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She was battling cancer when she says Harris Ranch fired her. Now she's suing
The Fresno Bee - 1/8/2020
Jan. 8--A Tulare woman is suing the Harris Ranch Beef Company for allegedly firing her after taking medical leave while undergoing chemotherapy, following breast cancer surgery.
However, the Selma-based company is denying the firing.
Yolanda Alcala, who had worked for the company for more than 20 years, filed the lawsuit at the Fresno County Superior Court on Monday.
Alexis Alvarez, a senior staff attorney at Legal Aid at Work, who is representing Alcala on the case, said employers have an obligation to reasonably accommodate employees when a disability or serious illness, like cancer, arises. Those accommodations can include extending the employee's medical leave or modifying the employee's job.
"When Harris Ranch fired me, I felt like I had been thrown away like a used rag," Alcala said in an email, through her attorney. "I sought legal help because I want Harris to respect my and other workers' rights."
However, Harris Ranch says that's not what happened.
Mike Casey, vice president for risk management and human resources at Harris Ranch Beef Company, in a statement said the company was "disappointed" to learn about the now pending litigation by Alcala. He said the company is in compliance with state and federal laws, and that it was Alcala who chose to leave the company.
"The complaint depicts a wide range of attorney generated inaccuracies and outright misrepresentations surrounding Ms. Alcala's situation," he said. "Ms. Alcala was provided a superior health care plan that fully paid for her cancer care and medical treatments throughout her 20-year career."
Casey said the company looks forward to the legal process setting the record straight.
Alvarez, in response, said the allegation by Harris Ranch Beef Company that Alcala was the one who chose to no longer work for the company, "is simply not true." She said there was a January 2018 meeting where Alcala was terminated effective immediately.
The lawsuit alleges several civil rights violations, including disability discrimination, failure to reasonably accommodate, failure to engage in the interactive process, and retaliation in violation of California's Fair Employment and Housing Act. It further alleges violations of California's Unfair Business Practices Act and wrongful termination.
"For more than twenty years, Ms. Alcala was a dedicated and hardworking employee," the lawsuit reads. "She regularly received attendance bonuses and was well-liked by her managers and peers."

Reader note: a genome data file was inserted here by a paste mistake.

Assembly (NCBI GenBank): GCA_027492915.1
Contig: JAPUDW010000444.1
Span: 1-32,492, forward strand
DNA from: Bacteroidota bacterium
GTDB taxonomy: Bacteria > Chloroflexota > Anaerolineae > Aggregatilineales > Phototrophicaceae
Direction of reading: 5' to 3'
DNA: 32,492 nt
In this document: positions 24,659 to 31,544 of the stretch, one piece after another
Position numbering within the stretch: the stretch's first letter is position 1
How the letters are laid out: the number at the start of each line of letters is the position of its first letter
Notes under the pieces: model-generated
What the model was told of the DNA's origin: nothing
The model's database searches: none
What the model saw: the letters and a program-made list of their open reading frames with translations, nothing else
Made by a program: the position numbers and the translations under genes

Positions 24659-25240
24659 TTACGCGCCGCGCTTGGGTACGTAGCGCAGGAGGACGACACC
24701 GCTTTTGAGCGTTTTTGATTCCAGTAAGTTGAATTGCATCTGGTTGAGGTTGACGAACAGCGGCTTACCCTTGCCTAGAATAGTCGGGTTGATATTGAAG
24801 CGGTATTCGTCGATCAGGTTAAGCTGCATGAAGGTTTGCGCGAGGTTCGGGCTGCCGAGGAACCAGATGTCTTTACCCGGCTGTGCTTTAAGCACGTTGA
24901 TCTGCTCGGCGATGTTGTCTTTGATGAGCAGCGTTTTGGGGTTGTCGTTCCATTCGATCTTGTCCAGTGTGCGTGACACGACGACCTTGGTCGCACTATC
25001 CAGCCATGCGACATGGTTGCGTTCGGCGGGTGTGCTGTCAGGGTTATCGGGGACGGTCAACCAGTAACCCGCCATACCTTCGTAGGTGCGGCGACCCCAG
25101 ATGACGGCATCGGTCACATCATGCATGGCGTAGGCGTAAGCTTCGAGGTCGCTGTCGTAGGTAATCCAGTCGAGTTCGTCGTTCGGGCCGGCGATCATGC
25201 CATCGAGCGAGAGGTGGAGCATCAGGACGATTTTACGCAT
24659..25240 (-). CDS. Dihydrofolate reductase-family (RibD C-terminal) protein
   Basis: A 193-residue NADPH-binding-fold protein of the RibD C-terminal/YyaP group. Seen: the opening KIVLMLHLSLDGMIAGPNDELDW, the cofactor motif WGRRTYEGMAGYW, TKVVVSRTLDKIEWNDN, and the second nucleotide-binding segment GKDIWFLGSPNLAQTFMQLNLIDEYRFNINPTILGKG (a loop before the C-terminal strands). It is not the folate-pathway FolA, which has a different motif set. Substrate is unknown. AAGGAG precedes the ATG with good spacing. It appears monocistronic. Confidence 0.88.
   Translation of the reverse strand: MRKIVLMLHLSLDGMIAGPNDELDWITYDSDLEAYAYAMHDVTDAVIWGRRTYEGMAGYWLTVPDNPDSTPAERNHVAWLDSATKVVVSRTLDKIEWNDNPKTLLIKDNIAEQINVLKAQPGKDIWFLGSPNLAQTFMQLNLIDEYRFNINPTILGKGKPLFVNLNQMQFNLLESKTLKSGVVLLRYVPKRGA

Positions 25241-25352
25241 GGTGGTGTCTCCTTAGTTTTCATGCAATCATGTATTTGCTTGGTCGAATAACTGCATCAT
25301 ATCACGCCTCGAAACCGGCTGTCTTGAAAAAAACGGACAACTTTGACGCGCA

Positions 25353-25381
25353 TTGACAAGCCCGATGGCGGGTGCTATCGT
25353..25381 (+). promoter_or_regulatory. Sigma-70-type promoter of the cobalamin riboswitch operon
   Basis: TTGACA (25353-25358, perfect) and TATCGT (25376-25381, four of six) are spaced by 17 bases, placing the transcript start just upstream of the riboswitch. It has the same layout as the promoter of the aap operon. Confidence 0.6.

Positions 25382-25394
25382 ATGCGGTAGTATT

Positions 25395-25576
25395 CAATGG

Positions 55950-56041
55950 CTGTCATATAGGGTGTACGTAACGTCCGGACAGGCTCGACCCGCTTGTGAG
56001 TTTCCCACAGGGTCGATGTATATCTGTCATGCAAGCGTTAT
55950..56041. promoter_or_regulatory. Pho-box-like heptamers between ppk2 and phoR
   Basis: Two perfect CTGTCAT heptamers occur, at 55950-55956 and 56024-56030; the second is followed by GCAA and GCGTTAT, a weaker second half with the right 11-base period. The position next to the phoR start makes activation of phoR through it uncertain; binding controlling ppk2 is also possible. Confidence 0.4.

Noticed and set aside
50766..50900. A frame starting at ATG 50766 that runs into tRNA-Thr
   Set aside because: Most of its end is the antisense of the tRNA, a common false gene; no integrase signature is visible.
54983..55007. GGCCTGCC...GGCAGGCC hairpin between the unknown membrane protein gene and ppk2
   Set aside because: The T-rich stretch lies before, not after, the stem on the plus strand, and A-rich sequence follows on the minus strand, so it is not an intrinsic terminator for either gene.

Alcala was diagnosed with breast cancer in May 2017, and on July 27, 2017 she took medical leave to undergo surgery. About a month later, she tried to return to work, but had difficulty finishing her shift, given the effects of undergoing chemotherapy, the lawsuit alleges.
Soon after, Alcala submitted a doctor's note, requesting to be on leave from Aug. 29, 2017 to May 1, 2018. On Jan. 19, 2018, the defendants allegedly terminated her employment.
Under the Family and Medical Leave Act, employees have 12 weeks of leave. Under the Fair Employment and Housing Act, an employer has the legal obligation to reasonable accommodation, such as extending leave, unless it presents an undue hardship situation. The employers can treat those situations on a case-by-case basis.
Alcala says she is seeking to get the company to change its practices, and is seeking an unspecified amount for lost wages and benefits, as well as attorney's fees and other costs associated with the lawsuit.
According to the lawsuit, Alcala filed a discrimination complaint with the Equal Employment Opportunity Commission and the California Department of Fair Employment and Housing. On March 6, 2019, she was notified by the Department of Fair Employment and Housing of her right to sue.
Alcala began to work for the Harris Ranch Beef Company in 1996, and most recently she worked there as a meat trimmer at the company's beef packing facility in Selma.
Alcala says she contacted a Human Resources employee to inform her that she had been unable to finish her shift on Aug. 28 due to the effects of her chemotherapy. The HR employee allegedly told Alcala she would be fired if she was unable to work for three months.
Despite the firing threat, Alcala proceeded to submit her doctor's note for additional medical leave, the lawsuit alleges.
The suit alleged that while Alcala was on leave, a representative called her and requested that she come to the office. When she did, Alcala was informed that she was terminated effective the day of the meeting on Jan. 19, 2018 because she had exhausted all her available leave.
"At the time of her termination, (Alcala) had 101.96 unused vacation hours and 103.08 unused sick hours," the lawsuit states.
Casey said it's possible that Alcala had time accrued, but not available at that time. He said her union contract would dictate when accrued time became available.
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